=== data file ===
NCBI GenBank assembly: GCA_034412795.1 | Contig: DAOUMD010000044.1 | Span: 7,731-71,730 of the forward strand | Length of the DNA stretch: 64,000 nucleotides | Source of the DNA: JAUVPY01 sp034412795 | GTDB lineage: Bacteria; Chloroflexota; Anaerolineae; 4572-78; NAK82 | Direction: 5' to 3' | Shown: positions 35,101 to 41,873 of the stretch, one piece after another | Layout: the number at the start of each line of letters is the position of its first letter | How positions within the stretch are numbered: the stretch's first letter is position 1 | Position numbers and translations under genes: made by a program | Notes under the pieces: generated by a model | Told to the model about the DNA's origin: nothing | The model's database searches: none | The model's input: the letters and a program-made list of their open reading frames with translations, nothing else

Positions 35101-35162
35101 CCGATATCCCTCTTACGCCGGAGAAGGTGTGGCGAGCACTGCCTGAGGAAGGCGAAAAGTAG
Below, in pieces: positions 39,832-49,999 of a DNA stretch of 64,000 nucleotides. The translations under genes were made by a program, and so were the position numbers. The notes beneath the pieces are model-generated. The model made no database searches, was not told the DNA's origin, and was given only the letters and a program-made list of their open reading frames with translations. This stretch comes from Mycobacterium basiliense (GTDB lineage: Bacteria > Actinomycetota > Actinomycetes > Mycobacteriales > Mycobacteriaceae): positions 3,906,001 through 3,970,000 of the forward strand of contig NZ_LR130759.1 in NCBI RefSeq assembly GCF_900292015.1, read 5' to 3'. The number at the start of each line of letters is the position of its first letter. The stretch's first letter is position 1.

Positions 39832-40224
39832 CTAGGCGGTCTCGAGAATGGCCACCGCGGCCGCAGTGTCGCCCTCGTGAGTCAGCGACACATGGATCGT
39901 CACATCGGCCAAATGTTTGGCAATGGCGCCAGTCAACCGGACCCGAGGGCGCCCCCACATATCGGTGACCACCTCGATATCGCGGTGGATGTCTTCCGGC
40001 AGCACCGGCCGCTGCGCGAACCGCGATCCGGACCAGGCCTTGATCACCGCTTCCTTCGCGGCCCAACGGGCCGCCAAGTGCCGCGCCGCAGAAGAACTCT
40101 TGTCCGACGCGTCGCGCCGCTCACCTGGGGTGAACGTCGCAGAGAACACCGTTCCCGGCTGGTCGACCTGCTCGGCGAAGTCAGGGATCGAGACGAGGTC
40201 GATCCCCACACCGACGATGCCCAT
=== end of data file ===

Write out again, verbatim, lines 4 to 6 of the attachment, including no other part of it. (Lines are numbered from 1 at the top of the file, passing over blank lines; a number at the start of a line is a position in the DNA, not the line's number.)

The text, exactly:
Below, in pieces: positions 39,832-49,999 of a DNA stretch of 64,000 nucleotides. The translations under genes were made by a program, and so were the position numbers. The notes beneath the pieces are model-generated. The model made no database searches, was not told the DNA's origin, and was given only the letters and a program-made list of their open reading frames with translations. This stretch comes from Mycobacterium basiliense (GTDB lineage: Bacteria > Actinomycetota > Actinomycetes > Mycobacteriales > Mycobacteriaceae): positions 3,906,001 through 3,970,000 of the forward strand of contig NZ_LR130759.1 in NCBI RefSeq assembly GCF_900292015.1, read 5' to 3'. The number at the start of each line of letters is the position of its first letter. The stretch's first letter is position 1.

Positions 39832-40224
39832 CTAGGCGGTCTCGAGAATGGCCACCGCGGCCGCAGTGTCGCCCTCGTGAGTCAGCGACACATGGATCGT